Thursday, September 11, 2008


Tonight, on the seventh anniversary of the terrorist attacks on 9-11-2001, MSNBC ran the NBC coverage of the events in real time beginning at 11 PM Eastern Time (US). It may still be running for all I know. I couldn't watch any more.

On the morning of 9-11-2001 I was in a Red Hat classroom at their old location in Durham taking a prep class for certification. Instead of learning the inner workings of Red Hat Linux we all ended up watching the events unfolding on TV. I remember watching the second plane crash into the tower, the buildings collapsing, and so on. Watching it again seven years later I ran through the whole gamut of emotions again: the horror, the sense of loss, and the overwhelming anger at those who did this.

In the past week we read and heard reports of a U.S. strike at a Taliban stronghold inside the South Waziristan region of Pakistan. The attack has drawn sharp criticism from the Pakistani government which has vowed to defend Pakistani sovereignty. Our so-called allies in France and Germany have also criticized the U.S. military action.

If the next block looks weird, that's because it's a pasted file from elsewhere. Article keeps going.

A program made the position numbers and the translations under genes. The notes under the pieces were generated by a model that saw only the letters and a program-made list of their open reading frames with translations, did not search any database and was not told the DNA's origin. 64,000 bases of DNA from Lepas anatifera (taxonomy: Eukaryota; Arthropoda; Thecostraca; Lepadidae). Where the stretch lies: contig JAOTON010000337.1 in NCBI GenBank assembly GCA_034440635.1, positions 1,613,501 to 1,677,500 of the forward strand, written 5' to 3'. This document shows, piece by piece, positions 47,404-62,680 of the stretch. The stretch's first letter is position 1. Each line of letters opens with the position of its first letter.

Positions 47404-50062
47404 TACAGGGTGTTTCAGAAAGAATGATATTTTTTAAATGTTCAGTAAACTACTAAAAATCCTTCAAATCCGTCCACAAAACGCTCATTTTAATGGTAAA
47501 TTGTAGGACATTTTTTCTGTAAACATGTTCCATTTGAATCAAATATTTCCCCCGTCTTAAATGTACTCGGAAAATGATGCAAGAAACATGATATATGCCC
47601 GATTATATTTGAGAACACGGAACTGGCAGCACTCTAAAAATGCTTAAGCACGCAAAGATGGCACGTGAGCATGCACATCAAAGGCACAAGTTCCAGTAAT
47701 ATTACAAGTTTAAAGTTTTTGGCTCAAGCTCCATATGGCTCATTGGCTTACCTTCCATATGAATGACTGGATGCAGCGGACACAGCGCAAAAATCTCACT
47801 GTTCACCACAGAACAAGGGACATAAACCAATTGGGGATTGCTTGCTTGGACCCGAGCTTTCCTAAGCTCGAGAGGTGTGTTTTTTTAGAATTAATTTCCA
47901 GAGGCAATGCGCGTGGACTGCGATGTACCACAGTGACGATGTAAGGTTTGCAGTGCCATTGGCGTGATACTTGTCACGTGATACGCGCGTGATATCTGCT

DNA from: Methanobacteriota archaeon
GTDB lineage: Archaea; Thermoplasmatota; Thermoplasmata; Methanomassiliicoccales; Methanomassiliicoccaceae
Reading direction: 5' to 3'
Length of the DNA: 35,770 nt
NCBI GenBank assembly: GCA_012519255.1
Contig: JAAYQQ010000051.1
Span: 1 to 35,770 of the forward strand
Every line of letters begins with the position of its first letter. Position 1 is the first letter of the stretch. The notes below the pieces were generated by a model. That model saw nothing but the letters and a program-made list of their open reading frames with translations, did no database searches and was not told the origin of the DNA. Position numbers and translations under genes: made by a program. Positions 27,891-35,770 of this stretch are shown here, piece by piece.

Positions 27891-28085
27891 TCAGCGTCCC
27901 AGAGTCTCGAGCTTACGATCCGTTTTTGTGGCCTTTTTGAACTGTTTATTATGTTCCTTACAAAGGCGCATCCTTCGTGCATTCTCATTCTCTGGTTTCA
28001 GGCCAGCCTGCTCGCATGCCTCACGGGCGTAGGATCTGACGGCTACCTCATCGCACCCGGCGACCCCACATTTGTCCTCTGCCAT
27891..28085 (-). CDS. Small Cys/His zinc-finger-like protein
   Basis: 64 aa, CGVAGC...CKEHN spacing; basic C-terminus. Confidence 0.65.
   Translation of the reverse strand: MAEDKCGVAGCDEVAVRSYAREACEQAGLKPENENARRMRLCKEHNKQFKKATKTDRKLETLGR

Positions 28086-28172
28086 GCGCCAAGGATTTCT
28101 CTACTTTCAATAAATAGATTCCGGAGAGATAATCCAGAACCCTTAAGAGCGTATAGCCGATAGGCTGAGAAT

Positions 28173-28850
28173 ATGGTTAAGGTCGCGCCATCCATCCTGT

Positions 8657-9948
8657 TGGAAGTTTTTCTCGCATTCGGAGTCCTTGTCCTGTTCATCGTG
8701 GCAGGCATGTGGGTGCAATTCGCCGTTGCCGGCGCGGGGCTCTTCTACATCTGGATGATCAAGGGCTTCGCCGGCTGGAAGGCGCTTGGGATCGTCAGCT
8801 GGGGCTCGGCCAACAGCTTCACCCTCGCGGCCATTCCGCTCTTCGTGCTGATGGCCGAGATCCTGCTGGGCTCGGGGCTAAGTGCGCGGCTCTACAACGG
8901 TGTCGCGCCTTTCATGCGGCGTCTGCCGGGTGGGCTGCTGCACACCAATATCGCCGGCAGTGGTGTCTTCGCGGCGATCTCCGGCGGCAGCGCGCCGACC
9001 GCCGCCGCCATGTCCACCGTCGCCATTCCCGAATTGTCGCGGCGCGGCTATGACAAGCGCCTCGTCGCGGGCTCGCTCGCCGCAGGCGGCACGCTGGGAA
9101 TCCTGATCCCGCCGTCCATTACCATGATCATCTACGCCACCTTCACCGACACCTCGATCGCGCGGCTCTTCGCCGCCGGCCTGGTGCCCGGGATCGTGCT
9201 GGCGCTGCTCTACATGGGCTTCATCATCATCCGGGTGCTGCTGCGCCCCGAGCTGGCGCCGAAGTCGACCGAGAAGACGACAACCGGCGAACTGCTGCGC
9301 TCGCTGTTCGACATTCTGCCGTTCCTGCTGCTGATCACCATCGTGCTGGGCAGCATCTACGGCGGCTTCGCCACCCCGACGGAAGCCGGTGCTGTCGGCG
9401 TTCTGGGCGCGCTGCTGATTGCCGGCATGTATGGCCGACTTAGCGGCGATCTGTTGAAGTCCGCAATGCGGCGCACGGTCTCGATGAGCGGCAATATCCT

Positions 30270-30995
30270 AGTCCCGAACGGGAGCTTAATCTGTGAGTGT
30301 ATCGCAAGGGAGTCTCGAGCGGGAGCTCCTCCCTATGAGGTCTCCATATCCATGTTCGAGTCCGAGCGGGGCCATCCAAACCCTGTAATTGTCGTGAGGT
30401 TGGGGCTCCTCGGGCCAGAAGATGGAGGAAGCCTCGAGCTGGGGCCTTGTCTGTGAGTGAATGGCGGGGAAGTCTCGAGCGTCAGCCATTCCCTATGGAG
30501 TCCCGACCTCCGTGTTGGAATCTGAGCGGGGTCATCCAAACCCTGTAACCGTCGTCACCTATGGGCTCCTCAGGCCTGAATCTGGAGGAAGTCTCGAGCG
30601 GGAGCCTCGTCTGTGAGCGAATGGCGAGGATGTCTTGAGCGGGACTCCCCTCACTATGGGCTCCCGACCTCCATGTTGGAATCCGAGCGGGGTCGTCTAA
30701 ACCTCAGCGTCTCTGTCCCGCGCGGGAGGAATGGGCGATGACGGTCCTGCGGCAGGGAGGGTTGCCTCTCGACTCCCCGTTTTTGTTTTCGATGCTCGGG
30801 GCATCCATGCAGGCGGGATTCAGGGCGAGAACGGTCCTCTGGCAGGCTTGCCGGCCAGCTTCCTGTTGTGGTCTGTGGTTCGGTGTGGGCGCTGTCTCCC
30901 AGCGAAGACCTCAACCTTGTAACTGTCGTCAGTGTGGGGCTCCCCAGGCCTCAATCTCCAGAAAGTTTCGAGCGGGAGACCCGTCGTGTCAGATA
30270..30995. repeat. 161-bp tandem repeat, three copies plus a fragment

The Pakistanis, in promising to defend the sovereignty and territorial integrity of their country are, in effect, threatening to turn their arms on U.S. and NATO forces fighting the Taliban and al-Qaeda. I seem to remember Senator Barack Obama warning during one of the Democratic primary debates that Pakistan would become a major problem for the U.S. He took some flack for his comments if I remember correctly. He seems prescient about now.

My feelings on this are clear. If the Pakistanis choose to harbor and even defend Taliban and al-Qaeda forces they are, in effect, changing sides in the war. They may find themselves at war with the United States. I, despite my normally left-leaning politics, am with the conservatives on this issue. That is one war I would wholeheartedly support. I also would not care one little bit if the French and Germans were upset about it.

Tonight's coverage of 9-11 was a stark reminder of why we are at war in that part of the world. More Americans were killed on that day than in the Japanese attack on Pearl Harbor. My main criticism of the Bush administration actions is that they have not fully and forcefully prosecuted that war and brought it to a successful conclusion.

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